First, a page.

It was unfortunate that Marty Balin was unable to join the festivities. His doctor ordered that he not attend. I respect putting your health first. Balin issued a press release on Friday April 22nd assuring everyone that he is doing well and that he looks forward to resuming his 2016 tour in the near future. Tour updates are found at http://martybalinmusic.com/ I’m considering seeing him at The Iridium in NYC if its feasible.
I have seen various social media photographs from last night’s awards in my Facebook stream.
I liked this shot of (left-right) Jack Casady, Grace Slick (wearing Paul Kantner’s hat), Cathy Richardson (who sang for Grace) and Jorma Kaukonen.
The track on this compilation that I was unfamiliar with until the concert is “St. Charles”. I have come to appreciate this song immensely now.
Last week in concert an audience member shouted out “St. Charles” as a request and Paul Kanter and company went right with it. I love impromptu moments that take on other orders of magnitude. The Starship ensemble gave us a beautiful rendition of that song. I was swept along with the melody, vocals and the visual lyrics of this epic tale.
Rosemary bought us tickets to see the Jefferson Starship Paul Kantner 71st birthday gala at the Ridgefield Playhouse on Thursday March 15th, 2012. This secures our first concert for calendar year 2012.
The concert listing also indicates there will be other guest stars appearing with Jefferson Starship that night. My personal wish is that it will include Marty Balin but I’m not confident he will be there.
This blog post is about The Capitol Theater resurgence in Portchester, New York.
The San Francisco Scene on the East Coast
When I look back on the concerts I attended at The Capitol Theater I was thankful to see the psychedelic sounds of San Francisco were well represented.
Our first concert at The Capitol featured Santana and John Lee Hooker at the late show on Friday June 12, 1970. We bought the tickets late and got seated in the balcony. You had a great seat no matter where you sat as the vantage points were all conducive for the stage. John Lee Hooker opened for Santana. I am embarrassed to say that I wasn’t a patient concert goer like I am today. We were rude to the great bluesmen and kept shouting for Santana. I regret my actions that night and wish I treasured John Lee Hooker’s set more than I did. It turns out that was the only time I got to see him play.
When he came back out for an encore we groaned but let me tell you this, he schooled us that night. He did a rendition of “One Bourbon, One Scotch and One Beer” that included the boogie blues beat that enthralled me. He turned me around with that number and I was cheering for him when he left the stage. Little did I realize how much Carlos Santana respected John Lee Hooker until years later when they recorded The Healer together.
Santana ripped the roof off The Capitol that evening. I recall they were bathed in a warm red light most of the night. I owned the first album Santana and played it all the time on my hi-fi system. Their percussive sound formed a rhythmic beat that kept us dancing out of our seats.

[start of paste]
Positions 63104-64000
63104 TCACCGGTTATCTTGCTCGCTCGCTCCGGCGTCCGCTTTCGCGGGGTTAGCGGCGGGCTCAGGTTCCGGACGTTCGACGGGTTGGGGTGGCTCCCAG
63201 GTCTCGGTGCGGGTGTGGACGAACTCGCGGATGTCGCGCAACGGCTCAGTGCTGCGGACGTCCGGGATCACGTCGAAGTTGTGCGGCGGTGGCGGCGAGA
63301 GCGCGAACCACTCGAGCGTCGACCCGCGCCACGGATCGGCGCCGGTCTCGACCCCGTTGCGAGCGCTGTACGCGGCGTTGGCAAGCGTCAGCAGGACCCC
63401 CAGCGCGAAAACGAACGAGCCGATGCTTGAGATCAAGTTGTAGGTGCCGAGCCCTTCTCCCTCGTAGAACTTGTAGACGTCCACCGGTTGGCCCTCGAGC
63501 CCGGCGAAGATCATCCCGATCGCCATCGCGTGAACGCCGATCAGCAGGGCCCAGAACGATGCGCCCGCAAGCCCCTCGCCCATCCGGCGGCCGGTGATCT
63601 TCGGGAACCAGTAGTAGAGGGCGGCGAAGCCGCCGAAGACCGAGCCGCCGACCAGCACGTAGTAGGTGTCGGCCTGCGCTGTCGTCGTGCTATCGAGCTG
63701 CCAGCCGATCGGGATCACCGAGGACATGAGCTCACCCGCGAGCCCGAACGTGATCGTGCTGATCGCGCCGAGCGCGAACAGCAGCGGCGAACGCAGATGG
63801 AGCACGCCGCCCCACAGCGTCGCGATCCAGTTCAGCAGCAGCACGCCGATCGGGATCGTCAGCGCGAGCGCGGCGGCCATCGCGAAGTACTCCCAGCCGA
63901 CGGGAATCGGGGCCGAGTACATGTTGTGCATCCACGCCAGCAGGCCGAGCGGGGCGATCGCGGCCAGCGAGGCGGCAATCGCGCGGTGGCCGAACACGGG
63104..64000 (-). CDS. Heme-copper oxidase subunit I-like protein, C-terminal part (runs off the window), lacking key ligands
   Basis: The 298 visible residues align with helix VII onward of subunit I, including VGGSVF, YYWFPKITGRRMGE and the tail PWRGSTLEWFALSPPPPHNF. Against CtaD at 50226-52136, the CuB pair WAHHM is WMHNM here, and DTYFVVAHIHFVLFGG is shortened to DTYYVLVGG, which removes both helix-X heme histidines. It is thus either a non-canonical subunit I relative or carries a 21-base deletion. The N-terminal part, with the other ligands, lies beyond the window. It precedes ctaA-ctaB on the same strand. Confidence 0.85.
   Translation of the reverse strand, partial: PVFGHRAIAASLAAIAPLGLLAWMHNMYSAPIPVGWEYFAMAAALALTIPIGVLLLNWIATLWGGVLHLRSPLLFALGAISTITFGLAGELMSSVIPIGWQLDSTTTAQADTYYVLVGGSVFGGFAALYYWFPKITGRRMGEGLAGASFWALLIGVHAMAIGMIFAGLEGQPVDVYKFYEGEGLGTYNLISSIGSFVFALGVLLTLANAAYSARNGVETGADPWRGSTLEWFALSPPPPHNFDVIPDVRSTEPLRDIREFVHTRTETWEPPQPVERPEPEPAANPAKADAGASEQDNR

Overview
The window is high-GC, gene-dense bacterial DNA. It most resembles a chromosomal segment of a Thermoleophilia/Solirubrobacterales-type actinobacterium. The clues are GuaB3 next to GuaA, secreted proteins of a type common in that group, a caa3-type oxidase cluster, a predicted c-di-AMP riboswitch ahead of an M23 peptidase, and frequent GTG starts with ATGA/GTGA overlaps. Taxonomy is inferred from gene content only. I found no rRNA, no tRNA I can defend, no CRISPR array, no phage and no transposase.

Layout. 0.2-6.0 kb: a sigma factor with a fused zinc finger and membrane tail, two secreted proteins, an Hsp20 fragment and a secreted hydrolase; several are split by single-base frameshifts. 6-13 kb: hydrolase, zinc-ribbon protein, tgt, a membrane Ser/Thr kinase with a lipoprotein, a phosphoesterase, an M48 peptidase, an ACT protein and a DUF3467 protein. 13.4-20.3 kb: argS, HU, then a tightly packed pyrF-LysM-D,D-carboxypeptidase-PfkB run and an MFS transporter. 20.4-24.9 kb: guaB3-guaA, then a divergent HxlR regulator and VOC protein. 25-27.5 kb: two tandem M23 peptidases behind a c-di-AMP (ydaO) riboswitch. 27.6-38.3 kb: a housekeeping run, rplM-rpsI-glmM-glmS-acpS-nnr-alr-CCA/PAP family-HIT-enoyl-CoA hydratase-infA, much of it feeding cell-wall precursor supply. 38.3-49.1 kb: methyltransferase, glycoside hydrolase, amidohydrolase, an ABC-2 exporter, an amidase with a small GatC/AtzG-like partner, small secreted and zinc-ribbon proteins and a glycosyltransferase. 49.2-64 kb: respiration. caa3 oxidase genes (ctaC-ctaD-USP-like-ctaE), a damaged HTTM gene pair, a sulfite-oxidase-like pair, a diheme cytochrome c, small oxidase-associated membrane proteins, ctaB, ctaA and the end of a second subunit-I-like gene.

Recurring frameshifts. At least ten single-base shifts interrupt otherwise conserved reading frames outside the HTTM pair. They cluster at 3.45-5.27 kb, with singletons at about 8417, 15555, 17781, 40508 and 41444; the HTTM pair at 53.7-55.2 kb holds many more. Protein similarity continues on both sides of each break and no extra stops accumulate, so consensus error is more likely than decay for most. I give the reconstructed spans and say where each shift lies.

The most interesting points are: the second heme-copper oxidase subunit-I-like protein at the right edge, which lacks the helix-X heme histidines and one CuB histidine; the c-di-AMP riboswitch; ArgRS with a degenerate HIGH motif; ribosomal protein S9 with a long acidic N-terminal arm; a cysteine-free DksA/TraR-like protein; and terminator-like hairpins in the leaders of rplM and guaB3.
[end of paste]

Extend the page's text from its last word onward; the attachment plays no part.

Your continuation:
I didn’t see Santana in concert again until 2002, 32 years later. I have seen them live 15 times since the first show in Portchester. They are my favorite band and I have every one of the Santana recordings in my music library. 42 years of music and still going strong, Viva Santana.
The next concert by a band from San Francisco was our first concert by The Grateful Dead on November 7, 1970. I was sitting in the balcony the night of the Santana show when the sound system started playing Workingman’s Dead. The announcer stated that The Grateful Dead would be playing a bunch of dates at The Capitol in November. I ran right downstairs to the lobby box office and purchased our tickets for the third row.
Seeing The Grateful Dead and the New Riders of the Purple Sage that close was a pretty awesome deal. NRPS featured Jerry Garcia on pedal steel guitar. Jerry played right in front of us and he was spectacular on pedal steel guitar. He loved playing that instrument. He smiled throughout the entire NRPS set. I was especially taken with the vocals by John “Marmaduke” Dawson on “Last Lonely Eagle”.
The Grateful Dead played from 9:00 pm until 4 am the next morning, which was an incredible feat. I loved the energy the band gave off and how cosmic it all felt. You could tell they loved playing The Capitol. I loved the people twirling in the lobby and how happy everyone was to be there. I am glad this show was taped and I can play it often to relive the experience.
The following week Jefferson Airplane pulled into town. We attended the late show on November 13, 1970 which featured Jefferson Airplane, Hot Tunaand E Pluribus Unum. I was excited to catch Jefferson Airplane with Grace Slick on vocals, along with Marty Balin. They were a powerful combination with Jorma and Jack playing behind them. The JA set was a classic music choice of their catalogue. Hot Tuna was a surprise that night and they also featured Papa John Creach on fiddle.
We would see Hot Tuna again January 20, 1971 on a cold winters night. They headlined for a bill that featured Big Brother and the Holding Company and John Hammond. The funniest part of that show was that there were so few people in The Capitol due to the snow storm that we were invited to stay for the second show, which we did. The guy behind us tried to get an encore from Hot Tuna but Jack Cassady just told him come to the second show, its free 😉